Light from Solar and (Sort of) Wind — I’m tickled by the idea of an inflatable lantern. The Luci Aura packs flat and inflates into a tabletop lantern, which can cycle through various colors or stay on a single one. Better still, it’s solar-powered and can run for 12 hours after charging for an eight-hour day. Mpowered will begin selling the $24.99 Luci Aura on their Web site in the next two months, and will let customers donate Luci Auras to communities in developing nations that don’t have access to an electrical grid. Already available is the $14.99 Luci, a colorless precursor of the Luci Aura.
Is There an App for That? — Have an idea that you want someone else to turn into an app? Well, it just might be a Dandy idea. Dandy is a crowdsourced platform that tries to connect great ideas for apps with application developers. Post your idea to Dandy — or log in and browse the list of existing ideas — and your account will be credited with an amount of activity contributing to the idea. If the developers at Dandy, or a community of crowdsourced developers Dandy hopes to nurture, ever turn it into a real app, you’ll be awarded a share of the profits from the app’s sales. Bonus points to Dandy for the prominent placement of a magic
View-Master (see the View-Master-inspired Poppy in “CES 2014: The Pepcom Experience, When Monkeys Fly,” 8 January 2014) in Dandy’s promo video — the View-Master is back!
Really Fast Rapid Charging — I was unclear on why an Anker Astro battery might be any different from the dozens of other external chargers on display here, until a colleague mentioned, “Man, that thing gets my phone up to a 40% charge in 20 minutes.” Anker ? uses a system they call PowerIQ to identify what kind of phone or device is connected to it, and then pushes down the exact amount of power to maximize the charging speed of the device. Anker batteries come in a range of sizes and capacities; the company also sells desktop USB chargers.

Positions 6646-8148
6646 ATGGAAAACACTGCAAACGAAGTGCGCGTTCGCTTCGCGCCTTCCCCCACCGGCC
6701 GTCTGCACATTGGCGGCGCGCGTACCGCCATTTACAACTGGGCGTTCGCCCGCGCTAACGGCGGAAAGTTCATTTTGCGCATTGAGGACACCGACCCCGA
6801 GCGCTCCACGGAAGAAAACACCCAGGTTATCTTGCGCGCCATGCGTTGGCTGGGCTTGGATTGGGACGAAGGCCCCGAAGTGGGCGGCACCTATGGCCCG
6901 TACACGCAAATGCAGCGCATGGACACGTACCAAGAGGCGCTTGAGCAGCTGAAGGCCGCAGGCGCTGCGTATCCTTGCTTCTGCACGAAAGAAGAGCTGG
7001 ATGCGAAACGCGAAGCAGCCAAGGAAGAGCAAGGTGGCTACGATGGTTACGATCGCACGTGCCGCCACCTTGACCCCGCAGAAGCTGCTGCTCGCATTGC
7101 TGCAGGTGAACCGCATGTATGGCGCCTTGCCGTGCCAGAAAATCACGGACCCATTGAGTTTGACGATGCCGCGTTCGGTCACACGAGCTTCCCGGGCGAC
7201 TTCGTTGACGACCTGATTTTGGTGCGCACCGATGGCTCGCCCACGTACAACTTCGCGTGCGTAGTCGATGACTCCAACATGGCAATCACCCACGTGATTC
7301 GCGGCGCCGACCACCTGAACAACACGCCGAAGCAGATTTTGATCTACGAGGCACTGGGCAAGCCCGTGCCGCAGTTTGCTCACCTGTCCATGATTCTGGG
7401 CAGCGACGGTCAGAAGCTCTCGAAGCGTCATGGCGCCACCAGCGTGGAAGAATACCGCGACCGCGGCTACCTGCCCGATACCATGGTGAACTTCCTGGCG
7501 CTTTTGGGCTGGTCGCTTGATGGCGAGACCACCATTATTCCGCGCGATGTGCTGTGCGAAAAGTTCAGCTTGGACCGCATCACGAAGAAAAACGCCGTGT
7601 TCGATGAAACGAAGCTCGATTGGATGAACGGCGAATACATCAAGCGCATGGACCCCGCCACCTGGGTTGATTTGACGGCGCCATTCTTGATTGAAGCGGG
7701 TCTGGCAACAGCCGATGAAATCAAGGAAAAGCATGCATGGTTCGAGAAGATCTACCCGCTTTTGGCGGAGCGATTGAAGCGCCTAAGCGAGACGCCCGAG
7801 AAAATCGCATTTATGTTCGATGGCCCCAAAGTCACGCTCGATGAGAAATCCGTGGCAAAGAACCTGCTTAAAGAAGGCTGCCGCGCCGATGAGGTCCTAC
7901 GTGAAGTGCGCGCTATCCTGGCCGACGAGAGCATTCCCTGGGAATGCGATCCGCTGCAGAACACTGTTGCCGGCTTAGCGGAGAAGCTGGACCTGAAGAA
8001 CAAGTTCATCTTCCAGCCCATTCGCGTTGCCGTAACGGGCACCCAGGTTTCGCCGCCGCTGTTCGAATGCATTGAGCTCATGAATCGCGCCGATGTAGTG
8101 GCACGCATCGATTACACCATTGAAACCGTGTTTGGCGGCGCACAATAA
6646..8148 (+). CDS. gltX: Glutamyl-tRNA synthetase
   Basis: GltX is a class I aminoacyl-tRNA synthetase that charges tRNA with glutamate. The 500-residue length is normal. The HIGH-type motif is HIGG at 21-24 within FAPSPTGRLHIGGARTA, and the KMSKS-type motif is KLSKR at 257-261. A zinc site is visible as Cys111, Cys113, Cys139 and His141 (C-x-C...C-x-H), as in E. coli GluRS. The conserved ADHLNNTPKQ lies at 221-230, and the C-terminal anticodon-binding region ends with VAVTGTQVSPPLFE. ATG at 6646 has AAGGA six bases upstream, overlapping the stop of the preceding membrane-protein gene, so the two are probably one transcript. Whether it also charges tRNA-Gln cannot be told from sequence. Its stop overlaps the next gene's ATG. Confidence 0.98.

The Future’s So Bright — Do you suffer from Computer Vision Syndrome? That’s the term used by the American Optometric Association for the temporary eyestrain caused by staring at a backlit screen for too long. Apparently, 80 percent of us get it from time to time.
That said, count me as skeptical that we’re doing ourselves any long-term damage by using these screens. But I’m contradicted by the folks from the Spanish firm Reticare, who have measured the actual impact of computer use on retinal cells. Their product, a screen protector for iPhones and iPads that blocks certain wavelengths of LED light, “improves retinal cell survival by 83 percent.” That’s a frightening phrasing of that statistic — and somewhat meaningless in the absence of a measurement of retinal cell death in normal conditions. But they’re basing such claims on a significant body of research, and if you’re concerned, keep your eyelids peeled for when they get U.S.
distribution and pricing; at the moment, their products are listed from €12.95 for phones up to €49.90 for desktop computer monitors.
Geeky, and Proud of It — Finally, back in the old days, owning a shoulder holster for your Newton MessagePad marked you as a special kind of geek, one who valued practicality perhaps a bit too much. Well, after schlepping a backpack across 38 square miles of CES showroom floor, I’m willing to say the heck with it: the $64.95 TechSling that lets you carry your iPad and other gizmos flat against the sides of your body sounds like a great idea to me. New at the show is the TechSling
Sport, which will retail at around $70, made of a breathable lightweight black fabric; like the TechSling, one side holsters your iPad or iPad mini, while the other side holds an iPhone and has pockets for various other doodads.